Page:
Kim McLarin is respected as "one of the bravest novelists in recent times" (Philadelphia Tribune). She is a former journalist for the New York Times, the Philadelphia Inquirer, and the Associated Press, among other news organizations. The author of the critically acclaimed novels Taming It Down and Meeting of the Waters, McLarin is currently writer-in-residence at Emerson College in Boston, Massachusetts.
With a big house in an upscale Boston suburb, a doting scientist husband and two cute daughters, Grace, heroine of this penetrating novel of family affection and disaffection, is living the middle-class black woman's dream. But as she tends to her kids' wearying demands, fends off her husband's desire for a son and watches her sociology Ph.D. go to waste, she feels like "a claustrophobic in a mining shaft" and fantasizes about ditching her family. It's no idle daydream-her grandmother Rae repeatedly abandoned her children to search for whatever satisfactions life had to offer a Mississippi sharecropper's daughter, while her mother, Mattie, who sacrificed her happiness for her children's, offers an object lesson in the toll that family devotion can take. McLarin (Taming It Down) weaves the stories of three generations of mothers and daughters in astringent prose ("You couldn't be expected to live without them, but you'd better remember at all times, even with the good ones, that it was you against them," Grace muses of the wild cards that are men). Her characters chafe against the bonds of poverty, racism and feminine stereotypes, but their deeper struggle is to resolve their longing for fulfillment with ties of the heart. (July) Copyright 2006 Reed Business Information.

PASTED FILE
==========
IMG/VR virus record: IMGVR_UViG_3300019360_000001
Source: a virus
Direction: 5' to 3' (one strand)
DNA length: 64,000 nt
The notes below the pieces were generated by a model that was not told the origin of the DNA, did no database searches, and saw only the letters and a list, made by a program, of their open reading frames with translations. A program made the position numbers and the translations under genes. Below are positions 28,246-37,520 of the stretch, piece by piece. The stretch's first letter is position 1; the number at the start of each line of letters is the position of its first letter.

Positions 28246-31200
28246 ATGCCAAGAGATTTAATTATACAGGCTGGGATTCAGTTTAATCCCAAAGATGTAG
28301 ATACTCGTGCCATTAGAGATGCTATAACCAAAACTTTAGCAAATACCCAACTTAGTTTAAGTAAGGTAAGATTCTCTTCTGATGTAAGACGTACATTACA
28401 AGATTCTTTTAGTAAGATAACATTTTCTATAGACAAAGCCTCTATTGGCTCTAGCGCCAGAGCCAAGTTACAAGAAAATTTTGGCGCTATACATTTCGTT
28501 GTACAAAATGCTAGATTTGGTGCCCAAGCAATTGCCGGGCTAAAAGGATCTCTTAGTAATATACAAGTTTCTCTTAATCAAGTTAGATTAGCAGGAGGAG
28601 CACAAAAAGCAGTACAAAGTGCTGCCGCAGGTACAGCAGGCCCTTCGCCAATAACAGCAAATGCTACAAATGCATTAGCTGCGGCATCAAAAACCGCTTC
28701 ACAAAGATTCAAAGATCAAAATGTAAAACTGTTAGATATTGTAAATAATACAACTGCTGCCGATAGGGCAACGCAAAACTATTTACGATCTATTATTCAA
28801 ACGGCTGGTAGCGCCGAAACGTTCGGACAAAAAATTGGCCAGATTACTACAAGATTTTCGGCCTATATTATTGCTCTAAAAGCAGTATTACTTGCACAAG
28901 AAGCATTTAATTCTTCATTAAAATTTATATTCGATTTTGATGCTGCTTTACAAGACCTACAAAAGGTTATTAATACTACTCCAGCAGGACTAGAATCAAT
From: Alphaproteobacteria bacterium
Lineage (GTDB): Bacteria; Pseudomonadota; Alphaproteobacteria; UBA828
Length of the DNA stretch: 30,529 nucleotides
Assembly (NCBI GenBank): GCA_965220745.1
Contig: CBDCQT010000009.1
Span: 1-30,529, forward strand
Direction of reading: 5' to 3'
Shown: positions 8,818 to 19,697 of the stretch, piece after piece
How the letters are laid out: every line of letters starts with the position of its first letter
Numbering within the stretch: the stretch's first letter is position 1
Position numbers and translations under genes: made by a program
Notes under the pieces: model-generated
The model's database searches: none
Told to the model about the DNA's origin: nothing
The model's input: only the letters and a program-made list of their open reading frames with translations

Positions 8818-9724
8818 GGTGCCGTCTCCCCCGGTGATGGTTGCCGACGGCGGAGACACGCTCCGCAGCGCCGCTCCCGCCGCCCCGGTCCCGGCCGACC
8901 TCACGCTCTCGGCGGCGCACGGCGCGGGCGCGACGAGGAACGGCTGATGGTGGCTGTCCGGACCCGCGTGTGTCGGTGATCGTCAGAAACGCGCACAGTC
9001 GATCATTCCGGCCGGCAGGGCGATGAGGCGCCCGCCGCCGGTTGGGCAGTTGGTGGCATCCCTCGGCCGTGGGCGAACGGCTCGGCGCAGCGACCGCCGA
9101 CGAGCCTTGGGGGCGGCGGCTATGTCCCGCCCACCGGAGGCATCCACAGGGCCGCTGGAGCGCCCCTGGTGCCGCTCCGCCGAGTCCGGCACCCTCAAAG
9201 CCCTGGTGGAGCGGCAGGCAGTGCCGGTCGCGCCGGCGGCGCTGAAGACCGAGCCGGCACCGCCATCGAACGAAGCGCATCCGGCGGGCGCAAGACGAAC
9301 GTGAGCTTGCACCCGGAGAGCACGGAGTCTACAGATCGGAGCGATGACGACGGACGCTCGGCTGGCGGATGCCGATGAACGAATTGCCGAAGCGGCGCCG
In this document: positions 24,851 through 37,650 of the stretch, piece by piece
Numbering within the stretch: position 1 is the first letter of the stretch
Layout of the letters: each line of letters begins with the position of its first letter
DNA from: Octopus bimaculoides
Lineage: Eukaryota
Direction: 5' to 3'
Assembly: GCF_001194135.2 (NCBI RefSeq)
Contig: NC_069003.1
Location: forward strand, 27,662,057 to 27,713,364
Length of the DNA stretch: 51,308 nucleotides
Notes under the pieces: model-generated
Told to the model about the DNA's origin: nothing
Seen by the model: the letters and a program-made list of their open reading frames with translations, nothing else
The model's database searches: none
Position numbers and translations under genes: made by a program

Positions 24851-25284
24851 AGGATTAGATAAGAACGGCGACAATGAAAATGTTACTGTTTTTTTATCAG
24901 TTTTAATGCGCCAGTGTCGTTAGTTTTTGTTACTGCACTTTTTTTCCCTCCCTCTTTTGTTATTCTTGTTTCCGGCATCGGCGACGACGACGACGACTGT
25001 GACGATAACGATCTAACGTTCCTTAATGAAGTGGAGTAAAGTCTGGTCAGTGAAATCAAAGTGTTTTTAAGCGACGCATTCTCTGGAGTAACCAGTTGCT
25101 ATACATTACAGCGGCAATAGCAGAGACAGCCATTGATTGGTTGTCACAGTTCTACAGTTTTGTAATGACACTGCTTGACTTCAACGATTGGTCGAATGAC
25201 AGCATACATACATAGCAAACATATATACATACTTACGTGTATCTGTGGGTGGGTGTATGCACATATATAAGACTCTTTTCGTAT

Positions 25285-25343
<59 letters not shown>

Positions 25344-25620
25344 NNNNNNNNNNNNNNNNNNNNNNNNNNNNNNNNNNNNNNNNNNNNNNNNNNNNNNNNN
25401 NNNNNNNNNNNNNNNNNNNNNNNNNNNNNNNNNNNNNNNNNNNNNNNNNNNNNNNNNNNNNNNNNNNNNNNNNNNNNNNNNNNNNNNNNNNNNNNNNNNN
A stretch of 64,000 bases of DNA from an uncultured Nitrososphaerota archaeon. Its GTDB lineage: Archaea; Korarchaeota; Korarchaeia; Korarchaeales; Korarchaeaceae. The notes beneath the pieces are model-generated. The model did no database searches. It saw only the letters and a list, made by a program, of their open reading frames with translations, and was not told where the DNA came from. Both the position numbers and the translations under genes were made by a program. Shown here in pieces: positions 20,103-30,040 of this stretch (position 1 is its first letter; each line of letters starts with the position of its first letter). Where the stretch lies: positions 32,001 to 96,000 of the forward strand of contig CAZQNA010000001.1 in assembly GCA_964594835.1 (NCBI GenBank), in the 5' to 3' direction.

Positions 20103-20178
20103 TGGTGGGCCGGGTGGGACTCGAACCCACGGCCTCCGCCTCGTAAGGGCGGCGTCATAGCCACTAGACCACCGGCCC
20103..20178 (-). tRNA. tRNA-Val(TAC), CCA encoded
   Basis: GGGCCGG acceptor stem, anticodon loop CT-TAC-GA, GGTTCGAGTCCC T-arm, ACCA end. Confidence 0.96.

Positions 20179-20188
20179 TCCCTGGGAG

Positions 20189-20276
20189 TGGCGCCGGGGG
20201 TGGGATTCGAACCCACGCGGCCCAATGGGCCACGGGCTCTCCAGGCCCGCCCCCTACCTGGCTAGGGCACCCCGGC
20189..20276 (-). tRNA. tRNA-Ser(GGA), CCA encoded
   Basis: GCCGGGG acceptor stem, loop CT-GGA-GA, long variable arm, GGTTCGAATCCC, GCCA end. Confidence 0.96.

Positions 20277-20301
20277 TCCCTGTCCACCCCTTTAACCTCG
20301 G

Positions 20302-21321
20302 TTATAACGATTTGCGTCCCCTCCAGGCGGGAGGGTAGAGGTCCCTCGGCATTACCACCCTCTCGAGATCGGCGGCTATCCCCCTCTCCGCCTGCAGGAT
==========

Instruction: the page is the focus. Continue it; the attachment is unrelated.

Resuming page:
"readers will find Grace's desperation heartfelt and her journey
absorbing, as told in vigorous, luxuriant prose."--Washington
Readers will find Grace's desperation heartfelt and her journey absorbing, as told in vigorous, luxuriant prose.--Washington Post
readers will find Grace s desperation heartfelt and her journey absorbing, as told in vigorous, luxuriant prose. --Washington Post"
Readers will find Grace s desperation heartfelt and her journey absorbing, as told in vigorous, luxuriant prose.--Washington Post"
The book moves like a white-water rafting trip, zipping along through treacherous waters. McLarin's muscular writing spares nobody--Philadelphia Inquirer